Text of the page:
A Lifetime of Cars

For years, I had heard the urban myths and legends of a possible space-age Corvette with a mid-mounted engine. As of July, the dream is now the reality.

As a toddler, my mother recalls, I came home from school one day with my hair frazzled, and a shirt covered in watercolor paint splotches—the usual. On this particular day, though, my cargo pants were stuffed full of Hot Wheels cars. That was the day she knew I would have a lifelong love of automobiles. Thereafter, Dad would go to the store frequently to pick up more toy cars for me. He would always have great taste! When he got home, I would be waiting right at the door for him, overflowing with excitement. Nowadays, I often go to the Gold Coast neighborhood with Dad and marvel at the cars displayed at the Perillo Bentley dealership. My favorite cars on display tend to be the mid-engined ones: Porsche Carrera GT, Bugatti Veyron, Ferrari 430, Lamborghini Aventador S. However, there is one front-engined car that I have absolutely admired for all my life. Or, perhaps I should say there was a front-engined car that I admired. Thing is, Chevrolet unveiled their next-generation Corvette this summer, the C8.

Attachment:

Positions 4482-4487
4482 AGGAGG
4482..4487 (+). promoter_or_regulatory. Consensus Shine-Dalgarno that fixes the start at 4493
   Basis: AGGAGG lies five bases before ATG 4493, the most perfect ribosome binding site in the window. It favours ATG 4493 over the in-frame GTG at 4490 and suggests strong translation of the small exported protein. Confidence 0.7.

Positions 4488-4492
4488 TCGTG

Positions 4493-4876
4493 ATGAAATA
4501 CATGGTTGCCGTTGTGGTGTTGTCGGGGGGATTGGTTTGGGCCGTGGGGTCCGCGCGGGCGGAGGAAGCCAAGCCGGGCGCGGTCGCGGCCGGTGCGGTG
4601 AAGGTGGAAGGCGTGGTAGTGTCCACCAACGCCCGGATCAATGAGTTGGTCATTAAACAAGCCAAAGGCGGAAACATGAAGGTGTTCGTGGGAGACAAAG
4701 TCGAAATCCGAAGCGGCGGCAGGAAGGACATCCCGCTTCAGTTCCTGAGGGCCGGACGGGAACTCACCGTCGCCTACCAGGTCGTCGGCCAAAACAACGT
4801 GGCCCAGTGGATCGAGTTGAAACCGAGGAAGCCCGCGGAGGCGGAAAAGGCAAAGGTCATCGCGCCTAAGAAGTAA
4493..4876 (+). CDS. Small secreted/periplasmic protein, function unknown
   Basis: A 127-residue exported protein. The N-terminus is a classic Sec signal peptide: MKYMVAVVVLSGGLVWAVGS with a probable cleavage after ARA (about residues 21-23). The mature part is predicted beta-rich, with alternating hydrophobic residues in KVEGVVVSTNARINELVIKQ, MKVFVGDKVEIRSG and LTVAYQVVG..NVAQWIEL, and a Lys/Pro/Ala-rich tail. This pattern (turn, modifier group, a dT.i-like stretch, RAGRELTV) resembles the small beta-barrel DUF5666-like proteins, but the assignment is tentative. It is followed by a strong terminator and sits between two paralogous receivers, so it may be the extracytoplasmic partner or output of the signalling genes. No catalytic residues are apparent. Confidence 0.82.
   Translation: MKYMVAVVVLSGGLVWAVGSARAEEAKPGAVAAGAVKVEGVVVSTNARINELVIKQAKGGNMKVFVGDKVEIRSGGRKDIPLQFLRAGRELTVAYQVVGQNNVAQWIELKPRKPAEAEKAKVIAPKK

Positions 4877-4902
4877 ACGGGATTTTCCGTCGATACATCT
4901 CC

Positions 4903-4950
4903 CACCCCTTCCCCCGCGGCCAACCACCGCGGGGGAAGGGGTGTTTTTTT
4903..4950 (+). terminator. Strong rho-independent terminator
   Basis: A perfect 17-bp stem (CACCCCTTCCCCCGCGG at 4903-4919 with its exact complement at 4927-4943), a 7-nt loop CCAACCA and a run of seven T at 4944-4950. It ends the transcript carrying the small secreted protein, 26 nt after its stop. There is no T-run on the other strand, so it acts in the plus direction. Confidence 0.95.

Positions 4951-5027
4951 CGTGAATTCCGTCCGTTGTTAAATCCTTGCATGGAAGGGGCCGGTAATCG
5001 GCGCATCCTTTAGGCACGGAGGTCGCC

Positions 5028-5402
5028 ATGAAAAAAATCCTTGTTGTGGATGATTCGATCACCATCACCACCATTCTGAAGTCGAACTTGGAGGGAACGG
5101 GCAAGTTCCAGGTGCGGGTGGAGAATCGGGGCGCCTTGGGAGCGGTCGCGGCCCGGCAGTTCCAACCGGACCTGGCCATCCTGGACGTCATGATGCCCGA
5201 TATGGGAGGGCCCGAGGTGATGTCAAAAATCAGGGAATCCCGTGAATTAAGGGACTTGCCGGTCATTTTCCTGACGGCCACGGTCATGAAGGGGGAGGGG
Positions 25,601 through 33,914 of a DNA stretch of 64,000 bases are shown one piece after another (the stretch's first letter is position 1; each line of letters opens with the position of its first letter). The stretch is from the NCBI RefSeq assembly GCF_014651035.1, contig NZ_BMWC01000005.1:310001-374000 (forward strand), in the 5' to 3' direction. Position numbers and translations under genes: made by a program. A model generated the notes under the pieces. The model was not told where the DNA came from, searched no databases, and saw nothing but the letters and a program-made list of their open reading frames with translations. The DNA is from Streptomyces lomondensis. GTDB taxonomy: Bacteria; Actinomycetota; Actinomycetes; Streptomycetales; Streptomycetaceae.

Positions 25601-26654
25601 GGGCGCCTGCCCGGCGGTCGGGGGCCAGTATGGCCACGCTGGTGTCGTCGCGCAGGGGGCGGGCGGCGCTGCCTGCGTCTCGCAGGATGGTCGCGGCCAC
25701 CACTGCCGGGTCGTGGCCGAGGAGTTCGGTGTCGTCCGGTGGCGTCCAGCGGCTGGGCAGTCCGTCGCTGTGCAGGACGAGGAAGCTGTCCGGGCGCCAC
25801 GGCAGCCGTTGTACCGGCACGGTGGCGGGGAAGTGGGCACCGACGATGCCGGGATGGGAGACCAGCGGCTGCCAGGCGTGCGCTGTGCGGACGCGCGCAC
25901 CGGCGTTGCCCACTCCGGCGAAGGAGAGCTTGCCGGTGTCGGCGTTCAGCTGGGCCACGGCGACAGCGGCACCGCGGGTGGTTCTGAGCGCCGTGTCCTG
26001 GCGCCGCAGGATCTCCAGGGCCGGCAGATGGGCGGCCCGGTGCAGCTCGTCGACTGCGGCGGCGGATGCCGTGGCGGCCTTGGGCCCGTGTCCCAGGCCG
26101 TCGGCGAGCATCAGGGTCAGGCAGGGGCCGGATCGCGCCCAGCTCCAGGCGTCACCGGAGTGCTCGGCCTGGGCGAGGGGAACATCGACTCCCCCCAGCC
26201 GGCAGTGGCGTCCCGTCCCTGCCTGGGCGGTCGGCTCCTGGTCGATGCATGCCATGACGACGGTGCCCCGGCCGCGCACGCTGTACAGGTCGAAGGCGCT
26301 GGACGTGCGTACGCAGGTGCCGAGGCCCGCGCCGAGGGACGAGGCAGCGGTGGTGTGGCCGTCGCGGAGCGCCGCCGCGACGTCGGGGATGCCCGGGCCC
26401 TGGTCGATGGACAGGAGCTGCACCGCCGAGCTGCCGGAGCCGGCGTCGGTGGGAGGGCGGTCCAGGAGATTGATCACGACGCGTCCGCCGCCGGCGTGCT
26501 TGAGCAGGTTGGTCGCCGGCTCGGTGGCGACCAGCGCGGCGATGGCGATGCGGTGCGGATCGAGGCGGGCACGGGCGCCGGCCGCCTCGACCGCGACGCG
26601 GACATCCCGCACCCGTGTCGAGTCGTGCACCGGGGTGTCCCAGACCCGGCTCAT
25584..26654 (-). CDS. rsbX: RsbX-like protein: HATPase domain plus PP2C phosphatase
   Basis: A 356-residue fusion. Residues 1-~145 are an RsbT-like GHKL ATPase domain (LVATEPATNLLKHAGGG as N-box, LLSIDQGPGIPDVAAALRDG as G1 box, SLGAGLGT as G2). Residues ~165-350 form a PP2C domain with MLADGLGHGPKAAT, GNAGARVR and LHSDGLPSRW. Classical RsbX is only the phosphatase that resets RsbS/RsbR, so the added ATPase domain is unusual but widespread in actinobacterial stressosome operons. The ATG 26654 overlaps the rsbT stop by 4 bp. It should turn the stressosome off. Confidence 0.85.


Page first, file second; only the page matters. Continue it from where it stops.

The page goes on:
For years, I had heard the urban myths and legends of a possible space-age Corvette with a mid-mounted engine. However, I always chalked up those claims to sensationalism, speculation. I wanted evidence. Then, I came across a spy shot of a Chevrolet coupe with a large rear end—an indication of a mid-engined configuration—yet I was still incredulous. Predictably, then, I still remember the day this car was announced because of the state of disbelief I was in.

There’s a whole new level of quality here, but I don’t need to spend time telling you how stunning it looks. It’s got by a 6.2-liter naturally aspirated V8, AKA the LT2, now producing 495 horsepower and 470 lb-ft (630 N⋅m) of torque when equipped with the optional performance exhaust. That makes the C8 Stingray the most powerful base-model Corvette so far—and it’s also the most nimble. The most attractive feature, however, might be its starting MSRP of $60,000. So perhaps I will be lucky enough to see one in-person soon. The Corvette has never been anything less than a beacon of joy and wonderment to me. It has the infamous connotation of “the astronaut car” (one of my other deep fascinations is astronomy/space exploration), and the Stingray can go from 0 to 60 miles per hour in 2.9 seconds with the Z51 Performance Package. Tell me that doesn’t sound fun.

Corvettes have been associated with America’s crewed space program from Alan Shepard’s first sub-orbital Mercury flight in the Freedom 7 capsule on May 5, 1961 to the final flight of Apollo 17 landing astronauts Eugene Cernan and Harrison Schmitt on the moon on December 11, 1972.

National Corvette Museum

It should be fascinating to see how the company mass produces these vehicles to turn profits. Certainly in the future, there will be performance models—hopefully, a promising Z06. You can be sure that manufacturers will be taking note of Chevrolet’s example. Let’s see if they catch up.